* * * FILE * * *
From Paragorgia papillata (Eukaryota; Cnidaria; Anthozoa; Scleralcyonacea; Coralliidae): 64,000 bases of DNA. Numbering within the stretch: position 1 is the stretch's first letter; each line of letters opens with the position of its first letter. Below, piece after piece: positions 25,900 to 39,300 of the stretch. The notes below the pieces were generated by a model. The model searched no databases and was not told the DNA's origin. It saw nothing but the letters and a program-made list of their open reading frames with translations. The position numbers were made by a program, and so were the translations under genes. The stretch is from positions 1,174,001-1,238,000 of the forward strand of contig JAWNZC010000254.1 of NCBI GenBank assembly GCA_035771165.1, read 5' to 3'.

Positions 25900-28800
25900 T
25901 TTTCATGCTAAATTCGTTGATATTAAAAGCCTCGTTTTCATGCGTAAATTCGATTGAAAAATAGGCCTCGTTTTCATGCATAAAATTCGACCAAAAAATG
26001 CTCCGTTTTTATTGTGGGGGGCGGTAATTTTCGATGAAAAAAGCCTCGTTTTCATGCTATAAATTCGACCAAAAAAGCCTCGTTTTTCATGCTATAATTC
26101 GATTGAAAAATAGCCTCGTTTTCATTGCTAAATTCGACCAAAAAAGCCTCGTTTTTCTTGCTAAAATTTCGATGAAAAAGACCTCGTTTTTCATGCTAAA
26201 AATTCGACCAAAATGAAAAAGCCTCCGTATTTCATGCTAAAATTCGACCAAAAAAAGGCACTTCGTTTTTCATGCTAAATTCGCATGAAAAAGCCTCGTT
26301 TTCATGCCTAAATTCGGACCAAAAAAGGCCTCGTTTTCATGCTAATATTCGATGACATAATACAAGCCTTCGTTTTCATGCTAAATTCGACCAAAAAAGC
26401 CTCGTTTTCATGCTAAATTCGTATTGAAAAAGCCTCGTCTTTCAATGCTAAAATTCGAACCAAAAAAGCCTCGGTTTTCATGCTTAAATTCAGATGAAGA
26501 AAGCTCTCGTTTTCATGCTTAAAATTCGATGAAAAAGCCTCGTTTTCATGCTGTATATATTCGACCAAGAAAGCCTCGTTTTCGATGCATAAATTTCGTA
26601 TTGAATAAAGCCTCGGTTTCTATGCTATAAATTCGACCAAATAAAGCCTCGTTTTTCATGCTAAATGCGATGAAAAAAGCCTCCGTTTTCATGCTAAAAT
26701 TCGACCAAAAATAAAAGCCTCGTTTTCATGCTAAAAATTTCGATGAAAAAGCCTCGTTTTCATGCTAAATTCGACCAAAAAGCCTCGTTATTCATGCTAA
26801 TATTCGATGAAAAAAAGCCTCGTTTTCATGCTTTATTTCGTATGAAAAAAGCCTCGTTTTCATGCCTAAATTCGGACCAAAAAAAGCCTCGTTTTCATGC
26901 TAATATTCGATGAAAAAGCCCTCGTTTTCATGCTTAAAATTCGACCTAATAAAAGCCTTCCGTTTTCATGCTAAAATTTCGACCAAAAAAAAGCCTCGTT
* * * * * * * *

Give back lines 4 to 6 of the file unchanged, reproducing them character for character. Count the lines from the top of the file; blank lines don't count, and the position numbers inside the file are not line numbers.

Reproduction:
25901 TTTCATGCTAAATTCGTTGATATTAAAAGCCTCGTTTTCATGCGTAAATTCGATTGAAAAATAGGCCTCGTTTTCATGCATAAAATTCGACCAAAAAATG
26001 CTCCGTTTTTATTGTGGGGGGCGGTAATTTTCGATGAAAAAAGCCTCGTTTTCATGCTATAAATTCGACCAAAAAAGCCTCGTTTTTCATGCTATAATTC
26101 GATTGAAAAATAGCCTCGTTTTCATTGCTAAATTCGACCAAAAAAGCCTCGTTTTTCTTGCTAAAATTTCGATGAAAAAGACCTCGTTTTTCATGCTAAA